The best way to remove the algae from the glass is to use a cloth or an old toothbrush. Periodically, you can also rinse the vase out. You can move the plant to another vase filled with new water or even a bucket of water while you empty the container.

How to Care for Pothos?

Just like any other plants, Pothos need to be taken good care of after being planted. They are easy to care for, but the right steps ensure even healthier growth.


Although potting can tolerate a wide range of lighting conditions, it prefers bright indirect light. Although it might not develop as quickly, it can also withstand low light. Pothos leaves can burn if they are exposed to direct sunlight for extended periods.


When watering, let the top inch of soil dry up completely. Although pothos like slightly damp soil, overwatering can cause problems.

How to Grow Pothos in Water| Caring Tips for Pothos

When you water the plant, make sure all the extra water flows out. To keep the roots from sitting in standing water, empty the saucer underneath the container.


Use a potting mix that drains well and contains organic materials. For pothos, a typical indoor potting mix is suitable.

Temperature and Humidity

The ideal temperature range for Pothos is 60–80°F (15–27°C). It should be shielded from drafts and sharp temperature changes, but it can withstand the odd drop in temperature. Pothos is tolerant to typical home humidity conditions. Higher humidity levels, however, may encourage more robust development. 


During the growing season (spring and summer), give the plant a balanced liquid fertilizer every 4-6 weeks. For dilution and application, according to the package instructions.


Pruning regularly keeps a bushy, appealing appearance. Reduce the length of the stems to promote branching. To maintain the health of the plant, remove any yellowed or damaged leaves.


Pothos is a simple plant to grow. Stem cuttings can be planted directly in the soil or submerged in water. Make sure every cutting has a node and at least one leaf.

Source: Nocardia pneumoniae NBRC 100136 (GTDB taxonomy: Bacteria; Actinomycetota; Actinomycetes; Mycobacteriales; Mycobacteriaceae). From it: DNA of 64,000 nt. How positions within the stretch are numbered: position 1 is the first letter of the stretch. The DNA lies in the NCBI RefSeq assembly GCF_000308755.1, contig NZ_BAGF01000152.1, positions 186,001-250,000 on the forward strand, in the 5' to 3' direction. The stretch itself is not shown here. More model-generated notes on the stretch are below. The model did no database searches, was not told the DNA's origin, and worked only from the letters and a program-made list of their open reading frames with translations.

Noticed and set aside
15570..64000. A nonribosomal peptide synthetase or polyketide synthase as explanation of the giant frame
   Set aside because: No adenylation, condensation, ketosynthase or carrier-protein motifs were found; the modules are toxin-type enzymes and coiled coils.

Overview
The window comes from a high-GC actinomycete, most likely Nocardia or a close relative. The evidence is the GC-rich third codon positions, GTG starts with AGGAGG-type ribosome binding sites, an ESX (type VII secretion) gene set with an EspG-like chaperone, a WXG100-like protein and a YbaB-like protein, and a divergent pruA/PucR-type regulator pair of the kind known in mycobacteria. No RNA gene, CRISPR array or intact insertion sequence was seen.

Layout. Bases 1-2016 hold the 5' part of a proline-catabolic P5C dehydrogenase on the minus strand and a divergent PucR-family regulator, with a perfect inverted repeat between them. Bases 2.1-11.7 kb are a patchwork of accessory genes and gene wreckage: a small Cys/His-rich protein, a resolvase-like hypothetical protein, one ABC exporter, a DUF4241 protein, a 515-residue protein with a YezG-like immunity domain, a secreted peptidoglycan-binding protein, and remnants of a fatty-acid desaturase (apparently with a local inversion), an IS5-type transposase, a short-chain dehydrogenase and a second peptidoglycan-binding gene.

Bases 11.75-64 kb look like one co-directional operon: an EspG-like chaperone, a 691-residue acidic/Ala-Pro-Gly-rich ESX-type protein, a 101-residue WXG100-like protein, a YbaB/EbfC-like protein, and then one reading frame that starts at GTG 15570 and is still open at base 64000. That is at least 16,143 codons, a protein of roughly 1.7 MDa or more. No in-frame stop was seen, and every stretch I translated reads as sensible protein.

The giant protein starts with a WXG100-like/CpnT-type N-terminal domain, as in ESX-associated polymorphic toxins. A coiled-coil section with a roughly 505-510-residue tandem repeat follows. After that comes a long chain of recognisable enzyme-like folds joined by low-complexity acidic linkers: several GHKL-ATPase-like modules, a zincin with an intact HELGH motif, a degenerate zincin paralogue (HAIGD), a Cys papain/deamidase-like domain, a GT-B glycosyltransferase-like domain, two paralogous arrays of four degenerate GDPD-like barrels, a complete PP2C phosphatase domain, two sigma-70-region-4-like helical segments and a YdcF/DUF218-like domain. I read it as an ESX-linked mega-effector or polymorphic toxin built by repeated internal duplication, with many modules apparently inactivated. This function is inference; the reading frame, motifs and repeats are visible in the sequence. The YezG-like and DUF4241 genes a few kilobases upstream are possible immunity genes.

How to Grow Pothos in Water| Caring Tips for Pothos


If the lengthy stems are too heavy, give them some support. You can let them hang from a hanging basket or use stakes to hold them down.

Diseases and Pests

Although pothos are pest-resistant, you should still look for mealybugs, spider mites, and scale insects. Dust the leaves and any possible bugs with a moist cloth.

Wrapping up the Context

Witnessing the growth of pothos cutting into a robust plant is a satisfying experience when growing them in water. Pothos is a hardy and visually pleasing option for indoor greenery, regardless of whether you decide to keep it in water or move it to soil.

Growing and caring for pothos is not very difficult. Once you get the hang of it, they’ll be all your home, complementing the aesthetics of your place!

Thanks for reading! Happy Gardening!


 Is it possible to grow several pothos cuttings in one container?

Yes, you can grow numerous plants at once by growing multiple pothos cuttings in the same container. Just make sure there is adequate room for each cutting’s submerged nodes to grow roots.

How much time does pothos require to grow in water?

While the exact period of root development in pothos cuttings can vary depending on environmental conditions like temperature and light, it usually occurs within a few weeks.

How much time should my pothos stay in the water?

You can leave pothos in the water until it’s time to replace the contents with fresh water if you’re growing them in water. Avoid leaving a pothos plant submerged in water in a drainage tray for longer than twenty minutes when watering it.

Is soil or water better for pothos?

Pothos can be grown in either soil or water; which one you use will depend on your tastes, the requirements of the plant, and the look you want to achieve.

Anna Scott

Anna Scott loves gardening and has been doing it for a long time. She wants to help new gardeners learn from her experience. Through her writing, she shares tips and advice on how to make gardens beautiful. Anna hopes her words will inspire new gardeners to succeed.